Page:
The most influential American woman of the 19th century, Thomas Bodley, and the masses on Twitter: newsletter, December 10, 2021

December 10, 2021 | By Jim Stovall | Filed in: books, newsletter, Women writers and journalists, writers, writing.

This newsletter was sent to everyone on Jim’s email list (2,290) on Friday, December 10, 2021.

Nearly one quarter of adults in the United States (23 percent) are on Twitter, according to a recent in-depth survey and analysis by the Pew Research Center. I was surprised by that figure because it is higher than I would have guessed.

Not all Twitter users are created equal, of course, in any respect. Some are heavy users. Some (like me) rarely use it at all. Some send out a lot of original tweets, for which they receive little or no response. Others simply retweet what others have already written. Many read their feed without any response at all. Many people say they depend on Twitter to find out what’s going on in the world, and others say they find that it has a good deal of misinformation. Pew has a long and detailed, but very readable, analysis of what they have found.

I have drawn no profound conclusions from any of this information. Twitter has become a part of our public discussion and is increasingly a part of our communication system. It is useful for some and of no consequence for others. It seems as though, for the moment, it’s here to stay.

Have a wonderful and literate weekend.


Under the newsletter’s hood: Last week’s newsletter was sent to 2,275 subscribers and had a 23.4 percent open rate; 1 person unsubscribed.

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Sarah Josepha Hale, the most influential American woman of the 19th century

When Thomas Edison famously made his first sound recording in 1877 on a machine that he had just invented, the phonograph, his first words had to be something that everyone was familiar with. So, he said, “Mary had a little lamb, . . .”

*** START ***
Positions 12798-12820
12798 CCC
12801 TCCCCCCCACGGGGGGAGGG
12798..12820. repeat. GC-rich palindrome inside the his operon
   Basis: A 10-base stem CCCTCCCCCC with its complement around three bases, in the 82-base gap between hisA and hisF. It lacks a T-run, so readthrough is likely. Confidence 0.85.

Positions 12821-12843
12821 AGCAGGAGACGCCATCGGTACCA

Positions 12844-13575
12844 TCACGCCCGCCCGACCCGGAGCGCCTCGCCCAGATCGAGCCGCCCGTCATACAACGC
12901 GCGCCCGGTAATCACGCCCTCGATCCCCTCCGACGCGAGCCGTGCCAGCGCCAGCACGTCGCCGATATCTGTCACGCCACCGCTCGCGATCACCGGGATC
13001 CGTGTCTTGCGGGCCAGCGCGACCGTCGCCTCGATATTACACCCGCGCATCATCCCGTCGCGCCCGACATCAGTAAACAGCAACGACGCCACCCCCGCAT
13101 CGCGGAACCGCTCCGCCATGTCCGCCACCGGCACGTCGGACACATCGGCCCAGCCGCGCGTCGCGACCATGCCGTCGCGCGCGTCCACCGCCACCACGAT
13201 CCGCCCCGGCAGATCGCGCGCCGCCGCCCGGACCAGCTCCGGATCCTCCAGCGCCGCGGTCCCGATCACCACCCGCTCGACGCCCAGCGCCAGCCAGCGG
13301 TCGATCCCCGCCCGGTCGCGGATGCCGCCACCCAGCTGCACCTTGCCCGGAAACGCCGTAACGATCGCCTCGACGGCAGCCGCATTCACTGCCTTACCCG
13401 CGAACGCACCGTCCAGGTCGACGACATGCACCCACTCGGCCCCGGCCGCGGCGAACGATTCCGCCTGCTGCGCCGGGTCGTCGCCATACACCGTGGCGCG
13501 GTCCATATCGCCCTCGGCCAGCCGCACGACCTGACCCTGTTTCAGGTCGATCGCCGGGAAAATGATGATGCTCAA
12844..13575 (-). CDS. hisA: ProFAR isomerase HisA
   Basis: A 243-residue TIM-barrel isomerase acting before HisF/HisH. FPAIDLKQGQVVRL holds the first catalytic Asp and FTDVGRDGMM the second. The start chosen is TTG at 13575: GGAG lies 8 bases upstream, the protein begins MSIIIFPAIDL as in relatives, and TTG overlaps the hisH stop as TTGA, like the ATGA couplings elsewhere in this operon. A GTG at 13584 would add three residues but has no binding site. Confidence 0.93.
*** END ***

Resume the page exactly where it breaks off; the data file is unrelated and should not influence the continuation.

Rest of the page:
The nursery rhyme he was quoting wasn’t one that was composed in England or part of something that had been handed down from ancient times. It was purely American, and it had first appeared in print in 1830 in a book of poetry written by one of the most influential women of the 19th century: Sarah Josepha Hale.

In the same year that Edison made his recording, Hale had just retired after 40 years as editor of Godey’s Lady’s Book, bringing to a close an extraordinary career that included novel and poetry writing and wide-ranging social activism as well as editing the most influential women’s magazine in the nation. For decades, Hale made decisions about fashion, food, politics, child-rearing, and social issues that many of her readers followed to the letter.

She is credited with being the major force that made Thanksgiving a national holiday.

Sarah Josepha Buell was born in New Hampshire in 1788. Her father had fought in the Revolution and opened a tavern to provide for his growing family of ultimately five children. Sarah was the fourth child. He and his wife believed in equal education for boys and girls, and Sarah grew up with enough knowledge to become a school teacher. In 1813, she married a young lawyer named David Hale.

Sarah and David began having children quickly, and by 1822, there were five little ones in the household. That was the year that David died suddenly, and Sarah was left to fend for herself. A school teacher’s job was not going to support her family, so Sarah turned to writing. Fortunately, she had the support of her husband’s Freemason lodge, which helped her publish a book of poems, The Genius of Oblivion.

Four years later, she published her first novel, Northwood: A Tale of New England. In London, the book was published under the title A New England Tale. The book was noteworthy not only because it made Hale one of the first women novelists in America but also because it was the first novel to deal directly with slavery and its effects. The book idolized the “New England way of life” and argued that slavery dehumanized masters as well as slaves. The book was an immediate success, but many Southerners were not persuaded, and Hale became a despised figure there.

At that time, anti-Union feelings were more prevalent in the North than in the South— especially in New England​​—and Hale, always an ardent Unionist, reminded her neighbors that they were brothers and sisters with those in the South, even those who owned slaves.

Hale may not have persuaded her readers, but she achieved notoriety for herself. In 1828, the Rev. John Blake asked Hale to move to Boston to become editor of a new magazine that he was launching. Ladies Magazine, as the title indicates, would be aimed at a growing reading audience of women. Hale consented and never lost her school teacher inclination toward instruction and wrote that she hoped her editorship would be such that “each individual may lend her aid to the intellectual and moral character of those within her sphere.”